Cedric Benson? Really?

According to one report, the Packers signing of Cedric Benson is "probable." The move makes little sense on the surface and even less sense when you read the last line from our commentary.

Cedric Benson?

The Green Bay Packers apparently are set to make arguably the most unorthodox transaction in general manager Ted Thompson's tenure by signing the free agent running back, though nothing had been announced as of midday on Saturday and there was no "Benson" nameplate hanging in the locker room.

Off-the-field troubles

The Packers have tried hard to foster the belief that they're different than most organizations. On the personnel trail, they look for "Packer People."

And yet, Benson has a troubling history. In May 2008, he was arrested for boating while intoxicated. About five weeks later, he was arrested for driving while intoxicated. In June 2010, Benson was arrested for assault after allegedly punching a bartender in the face. In July 2011, he was arrested for punching a former roommate. For the last of those offenses, he was sentenced to 20 days in jail and received a three-game suspension; he wound up serving five days and getting a one-game suspension.

The NFL doesn't provide these numbers, but it's hard to imagine any team in the league having more suspended players under contract, with Johnny Jolly (indefinite), Anthony Hargrove (eight games), Mike Neal (four games) and Erik Walden (one game). To be fair, Jolly isn't really with the team, Hargrove's suspension came from actions with New Orleans and Neal was suspended because he didn't follow the rules on prescription drugs, not for taking anything illegal. However, Benson's history doesn't exactly scream "Packer People."

Moreover, Benson has a history of being selfish. One reason why the Bengals signed BenJarvus Green-Ellis away from New England rather than re-signing Benson is that Benson didn't want to play in the Bengals' by-committee approach in the backfield. More on that in a moment.

On-the-field production

Really, it comes down to production. And it comes down to winning. Ron Wolf took a chance on Andre Rison in 1996 and the Packers wouldn't have won the Super Bowl without him.

Benson is coming off three consecutive 1,000-yard seasons, with 1,251 yards and six touchdowns in 2009, 1,111 yards and seven touchdowns in 2010 and 1,067 yards and six touchdowns in 2011. Those were the first 1,000-yard seasons in seven seasons for Benson, who bombed as the No. 4 pick of the 2005 draft by the Bears.

However, the pops-off-the-page production masks what's truly so-so production. In 2009, Benson averaged 4.2 yards per carry, but that slipped to 3.5 in 2010 and 3.9 in 2011. Last season, James Starks averaged 4.3 and Ryan Grant (who is 19 days older than Benson) averaged 4.2. Of course, that's sort of an apples-to-oranges comarison, with Aaron Rodgers opening up things for Starks and Grant while Benson was the focal point of opposing defenses for Cincinnati.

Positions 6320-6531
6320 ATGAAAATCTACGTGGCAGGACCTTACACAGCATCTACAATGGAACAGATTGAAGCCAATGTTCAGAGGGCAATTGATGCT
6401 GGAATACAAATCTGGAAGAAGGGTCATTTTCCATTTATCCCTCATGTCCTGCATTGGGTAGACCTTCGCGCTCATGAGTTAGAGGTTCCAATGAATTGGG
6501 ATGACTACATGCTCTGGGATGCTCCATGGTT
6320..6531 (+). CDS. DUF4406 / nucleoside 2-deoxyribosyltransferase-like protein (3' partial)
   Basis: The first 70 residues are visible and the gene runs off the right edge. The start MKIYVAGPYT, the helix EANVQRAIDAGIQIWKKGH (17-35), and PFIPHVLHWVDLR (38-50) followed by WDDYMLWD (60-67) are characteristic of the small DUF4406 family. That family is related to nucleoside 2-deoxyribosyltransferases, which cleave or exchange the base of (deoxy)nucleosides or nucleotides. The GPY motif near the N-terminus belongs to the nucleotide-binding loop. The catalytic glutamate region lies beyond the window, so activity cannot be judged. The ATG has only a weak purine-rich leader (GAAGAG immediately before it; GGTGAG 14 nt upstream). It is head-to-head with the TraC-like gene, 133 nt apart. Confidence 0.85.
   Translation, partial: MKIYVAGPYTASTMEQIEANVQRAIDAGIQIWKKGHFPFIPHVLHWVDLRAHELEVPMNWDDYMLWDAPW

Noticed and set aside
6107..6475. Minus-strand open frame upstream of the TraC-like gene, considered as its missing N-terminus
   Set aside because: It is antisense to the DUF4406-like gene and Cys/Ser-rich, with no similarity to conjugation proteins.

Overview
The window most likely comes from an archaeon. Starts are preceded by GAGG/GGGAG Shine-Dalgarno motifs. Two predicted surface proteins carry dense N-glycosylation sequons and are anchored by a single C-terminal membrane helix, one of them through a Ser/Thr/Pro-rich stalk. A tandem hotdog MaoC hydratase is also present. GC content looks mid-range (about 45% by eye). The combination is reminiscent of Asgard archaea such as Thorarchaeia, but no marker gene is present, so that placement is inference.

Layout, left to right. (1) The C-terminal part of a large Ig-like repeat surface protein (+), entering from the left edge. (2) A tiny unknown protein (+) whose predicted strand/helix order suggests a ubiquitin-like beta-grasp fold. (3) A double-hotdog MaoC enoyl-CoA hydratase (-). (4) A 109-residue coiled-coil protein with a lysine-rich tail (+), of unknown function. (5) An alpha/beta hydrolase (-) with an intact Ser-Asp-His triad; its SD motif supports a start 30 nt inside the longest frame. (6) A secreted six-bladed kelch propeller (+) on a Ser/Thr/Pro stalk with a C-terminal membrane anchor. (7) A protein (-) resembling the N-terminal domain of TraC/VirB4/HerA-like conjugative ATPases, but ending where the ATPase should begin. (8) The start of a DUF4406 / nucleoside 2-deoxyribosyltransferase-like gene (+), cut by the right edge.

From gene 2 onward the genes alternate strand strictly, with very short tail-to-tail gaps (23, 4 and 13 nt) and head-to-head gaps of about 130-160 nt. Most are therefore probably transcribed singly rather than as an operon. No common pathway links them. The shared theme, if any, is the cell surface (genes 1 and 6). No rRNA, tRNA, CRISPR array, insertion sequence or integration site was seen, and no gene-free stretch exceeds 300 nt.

Also, Benson is a workhorse-style running back. He ranked sixth, fifth and seventh in the league in rushing attempts, respectively, in 2009 through 2011. With Grant, the Packers featured a workhorse-style running game in 2007, 2008 and 2009, but it's hard to imagine they'd go that route with a 29-year-old running back with limited productivity in the passing game. In four seasons in Cincinnati, he averaged 20.0 receptions per season and 7.0 yards per reception. Last season, Starks caught 29 passes (7.4 average). Grant, never known for his hands, averaged 23.0 receptions per season (not counting 2010) and 7.0 yards per reception. He caught 19 last year in a part-time role.

Why the signing makes sense

Benson is a big, powerful running back who could be excellent in late-game situations when the Packers are trying to run out the clock in their four-minute offense. Starks, with his upright running style and tendency to dilly-dally in the backfield, struggles to get anything extra when hit near the line of scrimmage, and the Packers have no idea about second-year players Alex Green and Brandon Saine. Plus, the move would be a win-win for the Packers. Either he performs or doesn't, and there likely would be no financial ramifications if he doesn't make the team.

Why the signing doesn't makes sense

Benson gets what's blocked and little else. Of 56 running backs who got at least one-quarter of their teams' rushing attempts, Benson ranked 55th in ProFootballFocus.com's "elusive" rankings. He forced 22 missed tackles on 288 touches. Measure that against Starks, who ranked fourth with 37 missed tackles on 162 touches. Grant, never known for his make-you-miss style, ranked 36th with 16 missed tackles on 153 touches.

Running the ball, however, isn't the No. 1 duty for the Packers' backs. It's protecting the passer and hanging onto the football. And this is where Benson is a bad fit.

In pass protection, Benson is OK. He allowed one sack, one quarterback hit and two hurries for four total pressures in 70 pass-blocking snaps, putting him 27th out of 66 running backs in ProFootballFocus.com's "pass blocking efficiency." Starks, however, finished 11th with one sack, no hits and one hurry for two total pressures in 71 pass-blocking snaps and John Kuhn was 23rd with no sacks, no hits and four hurries for four total pressures in 70-pass blocking snaps.

Worse is fumbling the ball. In his last two seasons, Benson has put the ball on the ground a whopping 12 times. All of Green Bay's running backs combined fumbled seven times in the last two seasons.


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Bill Huber is publisher of Packer Report magazine and PackerReport.com and has written for Packer Report since 1997. E-mail him at packwriter2002@yahoo.com, or leave him a question in Packer Report's subscribers-only Packers Pro Club forum. Find Bill on Twitter at twitter.com/PackerReport.


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